At a technical level, renewal always means making a new certificate; there is no way in the certificate technology to extend the lifetime of an existing certificate.
However, some tools refer to a process of obtaining and installing a new certificate with identical coverage in place of the old one as “renewal” (for example, our Certbot tool uses that term). This is a pretty common term in the industry, but it always technically involves getting a fresh certificate.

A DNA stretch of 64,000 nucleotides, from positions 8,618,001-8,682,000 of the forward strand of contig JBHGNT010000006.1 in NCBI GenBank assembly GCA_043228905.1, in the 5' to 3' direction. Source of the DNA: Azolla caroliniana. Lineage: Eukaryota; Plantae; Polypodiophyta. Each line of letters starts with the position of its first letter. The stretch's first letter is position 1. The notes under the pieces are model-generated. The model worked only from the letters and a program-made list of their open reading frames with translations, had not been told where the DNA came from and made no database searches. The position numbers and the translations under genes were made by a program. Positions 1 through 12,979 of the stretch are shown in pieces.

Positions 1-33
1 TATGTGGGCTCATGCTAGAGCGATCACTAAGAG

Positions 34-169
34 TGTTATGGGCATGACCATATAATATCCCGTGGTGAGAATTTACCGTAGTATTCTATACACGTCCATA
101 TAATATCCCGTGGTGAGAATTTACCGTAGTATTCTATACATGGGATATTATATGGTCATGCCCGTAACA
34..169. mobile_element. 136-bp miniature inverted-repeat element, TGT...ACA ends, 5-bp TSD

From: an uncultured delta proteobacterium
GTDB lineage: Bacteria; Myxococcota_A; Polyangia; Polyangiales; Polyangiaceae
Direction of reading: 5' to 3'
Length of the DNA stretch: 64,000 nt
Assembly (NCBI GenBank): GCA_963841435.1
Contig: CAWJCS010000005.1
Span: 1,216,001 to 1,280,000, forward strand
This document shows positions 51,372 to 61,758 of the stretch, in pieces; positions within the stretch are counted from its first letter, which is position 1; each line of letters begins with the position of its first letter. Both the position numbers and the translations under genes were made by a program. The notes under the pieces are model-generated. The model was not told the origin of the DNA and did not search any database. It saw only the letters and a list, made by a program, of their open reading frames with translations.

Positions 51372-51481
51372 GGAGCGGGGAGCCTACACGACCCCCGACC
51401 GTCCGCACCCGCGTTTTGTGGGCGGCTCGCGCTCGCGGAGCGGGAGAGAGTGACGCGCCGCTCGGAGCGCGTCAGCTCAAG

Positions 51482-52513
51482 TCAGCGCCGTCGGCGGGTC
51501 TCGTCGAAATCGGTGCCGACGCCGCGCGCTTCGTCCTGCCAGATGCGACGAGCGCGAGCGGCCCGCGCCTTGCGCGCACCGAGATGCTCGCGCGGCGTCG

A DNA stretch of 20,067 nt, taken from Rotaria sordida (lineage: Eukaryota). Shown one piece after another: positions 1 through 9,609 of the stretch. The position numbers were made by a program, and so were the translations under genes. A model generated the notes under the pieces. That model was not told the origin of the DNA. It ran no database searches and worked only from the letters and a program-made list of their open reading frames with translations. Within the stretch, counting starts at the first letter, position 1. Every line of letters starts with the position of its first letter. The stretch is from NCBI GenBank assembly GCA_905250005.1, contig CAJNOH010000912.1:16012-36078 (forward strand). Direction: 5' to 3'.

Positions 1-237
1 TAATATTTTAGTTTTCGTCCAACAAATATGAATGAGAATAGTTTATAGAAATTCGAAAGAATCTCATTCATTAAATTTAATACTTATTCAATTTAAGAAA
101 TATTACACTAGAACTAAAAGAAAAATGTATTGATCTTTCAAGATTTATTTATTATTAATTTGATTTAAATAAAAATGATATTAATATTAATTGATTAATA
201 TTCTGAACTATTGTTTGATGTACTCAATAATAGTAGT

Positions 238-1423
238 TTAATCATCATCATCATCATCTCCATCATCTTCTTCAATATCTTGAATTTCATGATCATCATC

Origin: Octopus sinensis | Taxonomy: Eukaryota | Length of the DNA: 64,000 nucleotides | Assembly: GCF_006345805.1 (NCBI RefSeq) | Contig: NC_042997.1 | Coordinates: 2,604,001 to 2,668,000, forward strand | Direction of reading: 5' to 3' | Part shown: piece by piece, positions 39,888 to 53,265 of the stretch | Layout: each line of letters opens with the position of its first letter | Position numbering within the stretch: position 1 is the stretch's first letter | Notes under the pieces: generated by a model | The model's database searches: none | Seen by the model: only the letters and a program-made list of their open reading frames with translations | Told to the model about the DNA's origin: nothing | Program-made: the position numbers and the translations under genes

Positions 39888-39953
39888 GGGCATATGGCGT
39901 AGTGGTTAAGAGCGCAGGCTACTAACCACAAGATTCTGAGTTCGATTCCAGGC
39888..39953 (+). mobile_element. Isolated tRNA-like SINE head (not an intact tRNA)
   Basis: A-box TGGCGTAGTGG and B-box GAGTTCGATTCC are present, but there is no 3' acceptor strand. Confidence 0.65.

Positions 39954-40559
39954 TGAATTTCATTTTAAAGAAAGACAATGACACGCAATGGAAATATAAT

Depending on what software you used to obtain the certificate, there might be a convenient feature to “renew” by obtaining a new one. However, if you used a web-based tool (it wouldn’t be the Let’s Encrypt web site itself, because there’s no web-based certificate issuance feature created by Let’s Encrypt itself; maybe ZeroSSL or gethttpsforfree?), there is probably no automated way to handle this and you’ll probably need to redo the same steps that you followed the first time.